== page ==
Love and the Science of Bionic Limbs

By Josh Moore, Class of 2014

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“Wherever the art of medicine is loved, there is also a love of humanity.” This quote by Hippocrates, ancient Greek physician and renowned medical historian, points to the foundation of all medicine: helping those who are sick and disabled. When technology and science are used to accomplish this goal, the quality of people’s lives is improved. The latest breakthroughs in medical technology have literally enabled the blind to see, the deaf to hear, and the lame to walk.

Bionic limbs are an especially exciting development that provide tremendous benefits for people who have suffered amputations. Doctors have observed that many times nerves in the leg of an amputee continue to transmit signals as if the limb were still attached. These signals alone, however, are too weak to be detected by the receivers in a bionic limb. In order to solve this problem, surgeons have directed the severed nerves to the muscle groups in the residual limb. When the brain sends signals to the residual limb, the new muscles twitch, amplifying the signals. The electrode sensors are able to detect these movements and send them to a computer chip that controls the bionic limb. This astounding process enables individuals with an amputation to function almost as effectively as before their injury. Unfortunately, technology like a bionic limb is often unaffordable for the people who need it most.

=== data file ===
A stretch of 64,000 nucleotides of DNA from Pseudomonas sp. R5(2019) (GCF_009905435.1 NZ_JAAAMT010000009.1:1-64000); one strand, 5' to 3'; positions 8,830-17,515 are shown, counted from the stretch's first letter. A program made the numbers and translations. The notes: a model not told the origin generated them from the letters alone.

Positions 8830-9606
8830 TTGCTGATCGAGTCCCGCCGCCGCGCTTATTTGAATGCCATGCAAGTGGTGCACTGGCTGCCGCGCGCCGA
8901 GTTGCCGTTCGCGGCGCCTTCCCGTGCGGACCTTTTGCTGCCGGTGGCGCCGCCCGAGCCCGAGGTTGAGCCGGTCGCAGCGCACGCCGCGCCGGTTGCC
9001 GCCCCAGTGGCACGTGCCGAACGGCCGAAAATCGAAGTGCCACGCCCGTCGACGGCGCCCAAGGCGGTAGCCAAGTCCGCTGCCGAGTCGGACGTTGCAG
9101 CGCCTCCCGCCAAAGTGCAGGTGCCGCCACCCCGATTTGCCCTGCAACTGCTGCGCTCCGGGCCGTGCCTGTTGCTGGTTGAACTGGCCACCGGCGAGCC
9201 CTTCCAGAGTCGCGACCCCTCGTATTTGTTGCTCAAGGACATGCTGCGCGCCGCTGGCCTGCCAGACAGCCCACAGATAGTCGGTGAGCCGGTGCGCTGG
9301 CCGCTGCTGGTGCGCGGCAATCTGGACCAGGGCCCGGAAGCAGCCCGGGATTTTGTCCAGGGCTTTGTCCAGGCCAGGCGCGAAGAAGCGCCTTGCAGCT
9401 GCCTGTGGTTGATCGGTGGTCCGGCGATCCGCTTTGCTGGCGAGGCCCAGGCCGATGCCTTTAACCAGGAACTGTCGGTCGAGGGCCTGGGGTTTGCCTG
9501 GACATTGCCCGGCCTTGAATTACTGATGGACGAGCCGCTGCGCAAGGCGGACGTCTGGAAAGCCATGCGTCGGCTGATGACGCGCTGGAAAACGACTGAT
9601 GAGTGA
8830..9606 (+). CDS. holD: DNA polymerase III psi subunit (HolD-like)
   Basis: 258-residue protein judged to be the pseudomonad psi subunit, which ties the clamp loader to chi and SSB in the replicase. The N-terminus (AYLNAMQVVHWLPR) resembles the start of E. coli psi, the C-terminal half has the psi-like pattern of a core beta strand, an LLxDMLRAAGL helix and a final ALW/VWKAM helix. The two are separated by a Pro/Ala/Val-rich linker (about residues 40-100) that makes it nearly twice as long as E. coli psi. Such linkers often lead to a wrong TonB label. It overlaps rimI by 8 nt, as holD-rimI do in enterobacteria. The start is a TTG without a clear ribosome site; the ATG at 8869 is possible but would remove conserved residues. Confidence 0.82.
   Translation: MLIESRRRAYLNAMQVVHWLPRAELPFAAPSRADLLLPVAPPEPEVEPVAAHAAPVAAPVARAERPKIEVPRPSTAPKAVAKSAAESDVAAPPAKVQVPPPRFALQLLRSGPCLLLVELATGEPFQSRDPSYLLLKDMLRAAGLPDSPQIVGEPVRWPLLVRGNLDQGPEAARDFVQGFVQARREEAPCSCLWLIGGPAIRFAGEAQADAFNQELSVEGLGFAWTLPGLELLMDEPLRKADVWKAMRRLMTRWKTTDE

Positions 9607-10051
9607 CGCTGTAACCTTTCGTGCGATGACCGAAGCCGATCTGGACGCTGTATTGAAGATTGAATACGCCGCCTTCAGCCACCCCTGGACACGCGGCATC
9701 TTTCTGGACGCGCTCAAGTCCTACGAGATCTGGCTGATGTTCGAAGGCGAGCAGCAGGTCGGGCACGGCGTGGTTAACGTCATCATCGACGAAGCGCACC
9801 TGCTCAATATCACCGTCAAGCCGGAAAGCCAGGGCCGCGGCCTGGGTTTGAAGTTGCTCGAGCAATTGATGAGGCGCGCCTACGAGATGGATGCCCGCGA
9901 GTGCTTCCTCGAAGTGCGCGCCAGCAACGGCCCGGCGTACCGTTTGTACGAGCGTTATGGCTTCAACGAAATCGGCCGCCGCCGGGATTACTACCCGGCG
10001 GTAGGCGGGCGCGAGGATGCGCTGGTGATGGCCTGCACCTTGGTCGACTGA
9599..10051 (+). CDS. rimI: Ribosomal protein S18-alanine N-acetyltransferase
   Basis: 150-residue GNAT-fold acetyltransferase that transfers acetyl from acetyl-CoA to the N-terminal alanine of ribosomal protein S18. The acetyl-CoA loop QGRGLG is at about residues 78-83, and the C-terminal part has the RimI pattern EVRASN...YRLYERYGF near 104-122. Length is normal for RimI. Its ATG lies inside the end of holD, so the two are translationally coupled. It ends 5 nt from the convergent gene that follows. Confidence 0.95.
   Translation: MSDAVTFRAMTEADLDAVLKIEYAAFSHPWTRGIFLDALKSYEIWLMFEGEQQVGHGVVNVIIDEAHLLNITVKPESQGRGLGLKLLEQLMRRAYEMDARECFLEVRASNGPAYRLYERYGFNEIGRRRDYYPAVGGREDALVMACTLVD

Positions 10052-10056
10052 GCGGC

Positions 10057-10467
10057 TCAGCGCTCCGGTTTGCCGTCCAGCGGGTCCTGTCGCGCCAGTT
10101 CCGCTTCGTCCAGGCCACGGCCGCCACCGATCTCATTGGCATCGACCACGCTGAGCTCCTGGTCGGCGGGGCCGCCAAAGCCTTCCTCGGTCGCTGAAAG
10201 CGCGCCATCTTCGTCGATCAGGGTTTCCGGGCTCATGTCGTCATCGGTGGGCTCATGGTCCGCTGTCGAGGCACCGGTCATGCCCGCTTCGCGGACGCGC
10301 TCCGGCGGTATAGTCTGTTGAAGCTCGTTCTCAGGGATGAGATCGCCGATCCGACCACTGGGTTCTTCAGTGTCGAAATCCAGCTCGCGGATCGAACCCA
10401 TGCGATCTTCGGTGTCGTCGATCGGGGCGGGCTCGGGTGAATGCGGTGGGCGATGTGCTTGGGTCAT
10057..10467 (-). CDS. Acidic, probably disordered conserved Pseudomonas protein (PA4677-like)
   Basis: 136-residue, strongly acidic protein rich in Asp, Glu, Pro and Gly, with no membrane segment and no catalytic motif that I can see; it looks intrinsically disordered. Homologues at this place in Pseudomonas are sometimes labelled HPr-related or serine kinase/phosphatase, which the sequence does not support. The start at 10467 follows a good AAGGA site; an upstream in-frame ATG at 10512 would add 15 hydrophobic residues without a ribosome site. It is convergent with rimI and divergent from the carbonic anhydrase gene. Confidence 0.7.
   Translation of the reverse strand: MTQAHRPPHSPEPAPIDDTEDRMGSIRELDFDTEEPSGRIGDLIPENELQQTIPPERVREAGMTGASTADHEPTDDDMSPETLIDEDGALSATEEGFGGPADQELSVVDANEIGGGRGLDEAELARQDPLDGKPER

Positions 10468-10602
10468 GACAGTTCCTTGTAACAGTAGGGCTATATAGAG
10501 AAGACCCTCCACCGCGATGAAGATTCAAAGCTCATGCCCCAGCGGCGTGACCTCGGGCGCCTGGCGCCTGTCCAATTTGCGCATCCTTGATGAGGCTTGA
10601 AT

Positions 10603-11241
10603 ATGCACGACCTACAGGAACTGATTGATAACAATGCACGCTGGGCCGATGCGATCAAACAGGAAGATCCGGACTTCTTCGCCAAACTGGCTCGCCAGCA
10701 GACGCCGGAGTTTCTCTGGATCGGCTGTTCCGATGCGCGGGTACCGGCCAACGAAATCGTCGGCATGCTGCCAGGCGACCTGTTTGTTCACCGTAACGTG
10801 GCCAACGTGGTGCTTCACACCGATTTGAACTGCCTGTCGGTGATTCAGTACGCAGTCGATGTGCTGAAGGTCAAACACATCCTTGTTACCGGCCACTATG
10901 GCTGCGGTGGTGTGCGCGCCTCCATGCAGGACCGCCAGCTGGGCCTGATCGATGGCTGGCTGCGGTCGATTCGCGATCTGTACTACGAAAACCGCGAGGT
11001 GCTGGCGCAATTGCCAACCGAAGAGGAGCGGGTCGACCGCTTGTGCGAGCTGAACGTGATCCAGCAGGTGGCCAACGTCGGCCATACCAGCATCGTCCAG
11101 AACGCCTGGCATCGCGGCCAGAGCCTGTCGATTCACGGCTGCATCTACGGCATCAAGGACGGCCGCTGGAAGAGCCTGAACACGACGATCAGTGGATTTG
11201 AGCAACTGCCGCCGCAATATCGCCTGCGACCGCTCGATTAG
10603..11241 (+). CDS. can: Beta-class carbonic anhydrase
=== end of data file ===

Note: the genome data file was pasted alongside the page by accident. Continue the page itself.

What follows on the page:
Ralph Merkle, a famous researcher of molecular nanotechnology, once said, “If we can reduce the cost and improve the quality of medical technology . . . we can more widely address the medical conditions that are prevalent and reduce the level of human suffering.”  The truth of this quote became evident to me through a close friend of mine with cerebral palsy. Her wheelchair was old and barely functioning after years of use, but the financial burden of a new powered wheelchair would have been extreme. It would have been impossible without financial assistance. Luckily for my friend, her local church came through for her. But there are others out there without this kind of support. This is why one of the most pressing medical needs of our day is technology that will not only advance patient care, but also lower the cost of that care.

 

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